Two-phase designs in epidemiology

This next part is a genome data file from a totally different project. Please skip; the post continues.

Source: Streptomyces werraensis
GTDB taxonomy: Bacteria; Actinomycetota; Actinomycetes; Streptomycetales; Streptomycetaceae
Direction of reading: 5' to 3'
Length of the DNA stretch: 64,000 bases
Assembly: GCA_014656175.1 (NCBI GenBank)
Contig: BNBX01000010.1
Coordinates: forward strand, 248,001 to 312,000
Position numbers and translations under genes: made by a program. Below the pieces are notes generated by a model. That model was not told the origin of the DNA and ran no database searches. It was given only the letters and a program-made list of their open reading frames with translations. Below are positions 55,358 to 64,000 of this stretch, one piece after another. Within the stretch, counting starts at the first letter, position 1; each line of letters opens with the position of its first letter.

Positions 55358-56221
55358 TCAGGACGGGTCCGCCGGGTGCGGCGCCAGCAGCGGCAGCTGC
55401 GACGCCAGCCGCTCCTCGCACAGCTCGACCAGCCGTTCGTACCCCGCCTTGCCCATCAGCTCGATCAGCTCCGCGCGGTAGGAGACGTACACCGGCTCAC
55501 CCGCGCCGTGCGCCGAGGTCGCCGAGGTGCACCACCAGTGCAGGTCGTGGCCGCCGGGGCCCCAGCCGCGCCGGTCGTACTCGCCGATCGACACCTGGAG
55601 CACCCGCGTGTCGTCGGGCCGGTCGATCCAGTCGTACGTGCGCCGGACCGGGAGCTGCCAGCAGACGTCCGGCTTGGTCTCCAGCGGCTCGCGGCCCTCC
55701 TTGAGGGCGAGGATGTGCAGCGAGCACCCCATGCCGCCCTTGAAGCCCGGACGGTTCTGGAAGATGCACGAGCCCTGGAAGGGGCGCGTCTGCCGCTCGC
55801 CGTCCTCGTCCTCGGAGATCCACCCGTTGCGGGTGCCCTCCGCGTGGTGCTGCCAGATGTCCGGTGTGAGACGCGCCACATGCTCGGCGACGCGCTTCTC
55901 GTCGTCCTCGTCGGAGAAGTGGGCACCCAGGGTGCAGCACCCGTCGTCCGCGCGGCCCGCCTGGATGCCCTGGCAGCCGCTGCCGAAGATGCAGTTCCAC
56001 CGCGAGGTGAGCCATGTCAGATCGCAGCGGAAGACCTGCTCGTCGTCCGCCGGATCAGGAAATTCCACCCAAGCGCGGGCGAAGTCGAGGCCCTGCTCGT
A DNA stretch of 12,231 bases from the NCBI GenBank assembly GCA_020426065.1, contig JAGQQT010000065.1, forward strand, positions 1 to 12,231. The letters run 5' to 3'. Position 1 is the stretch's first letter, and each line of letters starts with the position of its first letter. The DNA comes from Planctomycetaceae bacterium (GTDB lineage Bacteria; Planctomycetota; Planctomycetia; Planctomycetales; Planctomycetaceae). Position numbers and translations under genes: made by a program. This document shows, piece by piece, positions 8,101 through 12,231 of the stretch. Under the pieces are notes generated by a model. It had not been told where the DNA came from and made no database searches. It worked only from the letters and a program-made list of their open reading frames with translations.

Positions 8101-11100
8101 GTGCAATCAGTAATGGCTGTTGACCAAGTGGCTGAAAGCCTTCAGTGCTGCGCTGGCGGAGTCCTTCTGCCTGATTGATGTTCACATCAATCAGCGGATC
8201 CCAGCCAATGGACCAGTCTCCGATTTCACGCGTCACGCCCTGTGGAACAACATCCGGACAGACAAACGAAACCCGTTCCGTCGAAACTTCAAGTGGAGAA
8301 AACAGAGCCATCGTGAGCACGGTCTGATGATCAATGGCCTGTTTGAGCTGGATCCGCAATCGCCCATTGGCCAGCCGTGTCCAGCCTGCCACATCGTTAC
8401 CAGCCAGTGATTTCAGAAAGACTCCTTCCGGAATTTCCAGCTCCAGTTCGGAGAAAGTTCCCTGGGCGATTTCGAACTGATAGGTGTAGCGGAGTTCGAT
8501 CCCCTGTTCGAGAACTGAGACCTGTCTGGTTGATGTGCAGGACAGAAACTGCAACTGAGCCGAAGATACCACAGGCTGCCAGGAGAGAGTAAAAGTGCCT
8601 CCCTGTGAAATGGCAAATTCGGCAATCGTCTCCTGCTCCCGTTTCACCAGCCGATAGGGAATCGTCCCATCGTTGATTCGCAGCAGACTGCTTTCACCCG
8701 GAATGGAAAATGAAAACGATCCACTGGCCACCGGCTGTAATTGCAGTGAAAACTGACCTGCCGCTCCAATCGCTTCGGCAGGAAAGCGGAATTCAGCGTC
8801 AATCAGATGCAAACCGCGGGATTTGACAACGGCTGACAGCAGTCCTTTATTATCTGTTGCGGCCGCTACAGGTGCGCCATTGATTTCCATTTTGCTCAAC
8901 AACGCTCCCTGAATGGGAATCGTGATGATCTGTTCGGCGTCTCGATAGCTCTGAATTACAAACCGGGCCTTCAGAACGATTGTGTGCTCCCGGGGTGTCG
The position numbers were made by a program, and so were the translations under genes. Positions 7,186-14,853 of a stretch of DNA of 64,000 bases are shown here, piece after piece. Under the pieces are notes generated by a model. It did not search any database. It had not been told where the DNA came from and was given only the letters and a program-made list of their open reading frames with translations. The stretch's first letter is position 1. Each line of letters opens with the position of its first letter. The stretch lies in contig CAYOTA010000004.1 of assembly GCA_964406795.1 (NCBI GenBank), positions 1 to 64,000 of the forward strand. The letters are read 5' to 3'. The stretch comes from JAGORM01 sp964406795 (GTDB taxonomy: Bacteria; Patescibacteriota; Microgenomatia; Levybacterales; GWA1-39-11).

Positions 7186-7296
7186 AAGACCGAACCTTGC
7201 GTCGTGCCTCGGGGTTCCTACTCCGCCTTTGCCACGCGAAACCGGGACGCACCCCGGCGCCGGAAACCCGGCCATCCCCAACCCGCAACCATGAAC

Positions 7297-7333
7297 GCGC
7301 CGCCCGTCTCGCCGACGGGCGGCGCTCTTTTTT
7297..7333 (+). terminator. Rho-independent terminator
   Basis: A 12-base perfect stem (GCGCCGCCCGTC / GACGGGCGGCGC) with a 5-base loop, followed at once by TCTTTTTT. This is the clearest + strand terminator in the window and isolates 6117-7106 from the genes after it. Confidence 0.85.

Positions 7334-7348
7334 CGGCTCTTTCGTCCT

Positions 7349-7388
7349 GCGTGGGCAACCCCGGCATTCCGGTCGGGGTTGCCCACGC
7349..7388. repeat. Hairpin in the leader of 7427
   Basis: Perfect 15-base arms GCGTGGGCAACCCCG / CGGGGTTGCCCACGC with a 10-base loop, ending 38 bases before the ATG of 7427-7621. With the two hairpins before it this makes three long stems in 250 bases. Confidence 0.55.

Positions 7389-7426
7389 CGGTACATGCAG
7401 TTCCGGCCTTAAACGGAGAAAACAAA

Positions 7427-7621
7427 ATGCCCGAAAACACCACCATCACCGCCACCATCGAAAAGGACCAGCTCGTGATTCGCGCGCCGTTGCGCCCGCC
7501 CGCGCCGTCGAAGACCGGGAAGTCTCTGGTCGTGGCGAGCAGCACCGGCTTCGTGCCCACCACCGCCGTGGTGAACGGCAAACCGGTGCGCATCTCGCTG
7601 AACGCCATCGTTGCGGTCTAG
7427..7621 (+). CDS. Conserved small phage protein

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1 Two-phase designs in epidemiology Thomas Lumley November 20, 2013 This document explains how to analyse case cohort and two-phase case control studies with the survey package, using examples from html. Some of the examples were published by Breslow & Chatterjee (1999). The data are relapse rates from the National Wilm s Tumor Study (NWTS). Wilm s Tumour is a rare cancer of the kidney in children. Intensive treatment cures the majority of cases, but prognosis is poor when the disease is advanced at diagnosis and for some histological subtypes. The histological characterisation of the tumour is difficult, and histological group as determined by the NWTS central pathologist predicts much better than determinations by local institution pathologists. In fact, local institution histology can be regarded statistically as a pure surrogate for the central lab histology. In these examples we will pretend that the (binary) local institution histology determination (instit) is avavailable for all children in the study and that the central lab histology (histol) is obtained for a probability sample of specimens in a two-phase design. We treat the initial sampling of the study as simple random sampling from an infinite superpopulation. We also have data on disease stage, a four-level variable; on relapse; and on time to relapse. Case control designs Breslow & Chatterjee (1999) use the NWTS data to illustrate two-phase case control designs. The data are available at in compressed form; we first expand to one record per patient. > library(survey) > load(system.file("doc","nwts.rda",package="survey")) > nwtsnb<-nwts > nwtsnb$case<-nwts$case-nwtsb$case > nwtsnb$control<-nwts$control-nwtsb$control > a<-rbind(nwtsb,nwtsnb) > a$in.ccs<-rep(c(true,false),each=16) > b<-rbind(a,a) > b$rel<-rep(c(1,0),each=32) > b$n<-ifelse(b$rel,b$case,b$control) > index<-rep(1:64,b$n) > nwt.exp<-b[index,c(1:3,6,7)] > nwt.exp$id<-1:4088 As we actually do know histol for all patients we can fit the logistic regression model with full sampling to compare with the two-phase analyses > glm(rel~factor(stage)*factor(histol), family=binomial, data=nwt.exp) 1